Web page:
When people talk about alliterative verse, they usually mean Beowulf. It is the most familiar piece of alliterative poetry, at least for speakers of English, who often encounter it in school (at least for a week or so during a quick survey of British literature.) So that is what we will start with.
A 19th Century scholar, Eduard Sievers, came up with the classical description of the rhythm of Beowulf and other Anglo-Saxon poems. He observed that the half-lines of Old English poetry come in five basic rhythms.
The following proverb-like little poem illustrates the five types:
Pride and anger brought pain and loss,
and hate festered. Hell's masterpiece
- Type A: Lift-Dip, Lift-Dip
For example: pride and anger
- Type B: Dip-Lift, Dip-Lift
For example: brought pain and loss,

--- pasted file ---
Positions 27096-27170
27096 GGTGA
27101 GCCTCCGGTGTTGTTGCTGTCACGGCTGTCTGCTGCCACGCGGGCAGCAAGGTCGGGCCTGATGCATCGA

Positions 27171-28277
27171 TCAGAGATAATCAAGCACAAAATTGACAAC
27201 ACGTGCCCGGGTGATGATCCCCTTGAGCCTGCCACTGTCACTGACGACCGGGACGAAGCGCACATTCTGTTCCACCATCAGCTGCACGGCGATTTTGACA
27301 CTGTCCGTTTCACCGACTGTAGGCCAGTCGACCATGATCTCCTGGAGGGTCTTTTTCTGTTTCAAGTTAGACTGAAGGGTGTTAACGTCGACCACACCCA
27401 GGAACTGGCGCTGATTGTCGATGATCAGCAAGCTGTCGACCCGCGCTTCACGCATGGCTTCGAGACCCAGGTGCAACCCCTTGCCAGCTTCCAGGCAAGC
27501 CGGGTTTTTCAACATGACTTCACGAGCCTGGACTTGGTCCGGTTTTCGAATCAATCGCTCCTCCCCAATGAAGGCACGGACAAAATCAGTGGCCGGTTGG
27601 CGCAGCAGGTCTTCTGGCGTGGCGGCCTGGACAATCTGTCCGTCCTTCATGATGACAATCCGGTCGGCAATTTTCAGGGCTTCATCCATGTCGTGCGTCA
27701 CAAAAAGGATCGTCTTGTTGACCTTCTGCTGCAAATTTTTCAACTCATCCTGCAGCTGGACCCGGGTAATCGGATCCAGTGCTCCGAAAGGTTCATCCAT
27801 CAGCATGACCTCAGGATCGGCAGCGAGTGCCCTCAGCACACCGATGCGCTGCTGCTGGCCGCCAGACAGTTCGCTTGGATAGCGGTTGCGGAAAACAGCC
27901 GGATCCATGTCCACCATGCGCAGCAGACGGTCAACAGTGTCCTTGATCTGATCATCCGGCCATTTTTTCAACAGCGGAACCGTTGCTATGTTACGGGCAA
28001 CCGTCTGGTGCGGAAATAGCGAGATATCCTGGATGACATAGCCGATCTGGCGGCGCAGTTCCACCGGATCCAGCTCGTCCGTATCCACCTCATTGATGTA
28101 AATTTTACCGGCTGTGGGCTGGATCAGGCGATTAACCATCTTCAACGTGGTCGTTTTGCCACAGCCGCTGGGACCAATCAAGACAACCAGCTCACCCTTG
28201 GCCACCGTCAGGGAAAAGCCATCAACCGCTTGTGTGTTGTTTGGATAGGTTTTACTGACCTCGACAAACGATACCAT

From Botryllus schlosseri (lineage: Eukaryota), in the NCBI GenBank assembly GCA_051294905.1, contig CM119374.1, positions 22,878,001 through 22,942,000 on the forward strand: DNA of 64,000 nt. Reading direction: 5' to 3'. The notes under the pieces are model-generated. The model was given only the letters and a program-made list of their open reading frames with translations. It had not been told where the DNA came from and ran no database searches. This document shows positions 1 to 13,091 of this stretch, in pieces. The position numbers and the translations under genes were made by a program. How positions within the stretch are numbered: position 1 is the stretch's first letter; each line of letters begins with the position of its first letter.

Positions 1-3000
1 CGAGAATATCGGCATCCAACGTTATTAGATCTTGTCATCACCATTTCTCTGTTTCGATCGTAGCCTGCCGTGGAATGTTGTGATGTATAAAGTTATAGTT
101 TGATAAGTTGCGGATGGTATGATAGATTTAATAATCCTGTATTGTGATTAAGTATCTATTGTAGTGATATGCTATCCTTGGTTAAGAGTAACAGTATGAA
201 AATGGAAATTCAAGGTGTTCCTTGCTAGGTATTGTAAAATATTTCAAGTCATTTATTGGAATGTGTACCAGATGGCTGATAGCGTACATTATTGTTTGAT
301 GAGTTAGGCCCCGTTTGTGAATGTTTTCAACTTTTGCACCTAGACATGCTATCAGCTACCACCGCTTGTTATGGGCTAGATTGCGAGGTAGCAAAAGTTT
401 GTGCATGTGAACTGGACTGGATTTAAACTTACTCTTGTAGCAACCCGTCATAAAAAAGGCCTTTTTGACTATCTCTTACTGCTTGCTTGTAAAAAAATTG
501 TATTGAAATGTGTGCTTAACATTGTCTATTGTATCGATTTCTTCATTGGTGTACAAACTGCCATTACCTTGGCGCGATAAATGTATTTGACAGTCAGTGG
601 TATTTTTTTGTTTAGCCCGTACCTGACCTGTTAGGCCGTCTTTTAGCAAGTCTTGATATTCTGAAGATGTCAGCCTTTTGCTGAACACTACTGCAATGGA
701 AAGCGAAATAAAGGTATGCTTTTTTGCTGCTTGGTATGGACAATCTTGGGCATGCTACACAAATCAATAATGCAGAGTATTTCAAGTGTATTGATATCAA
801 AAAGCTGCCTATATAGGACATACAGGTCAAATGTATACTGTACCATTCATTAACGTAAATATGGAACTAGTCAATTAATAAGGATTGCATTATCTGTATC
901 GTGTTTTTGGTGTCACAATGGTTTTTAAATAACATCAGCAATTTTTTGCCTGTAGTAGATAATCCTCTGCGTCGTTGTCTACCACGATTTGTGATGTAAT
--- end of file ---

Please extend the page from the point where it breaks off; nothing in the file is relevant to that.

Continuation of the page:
- Type C: Dip-Lift, Lift-Dip
For example: and hate festered.
- Type D: Lift, Lift-Dip (with a secondary stress in the dip)
For example: Hell's masterpiece
- Type E: Lift-Dip-Lift (with a secondary stress in the dip)
For example: overwhelmed all
These are the basic rhythms; there are variations on them, but nearly every line of Beowulf fits into these five types and a small set of normal variations.
Back: Alliterative Meters: Historical and Modern
Next: The Meter of Beowulf: Variants of the Five Types
Copyright ©2000, Paul Deane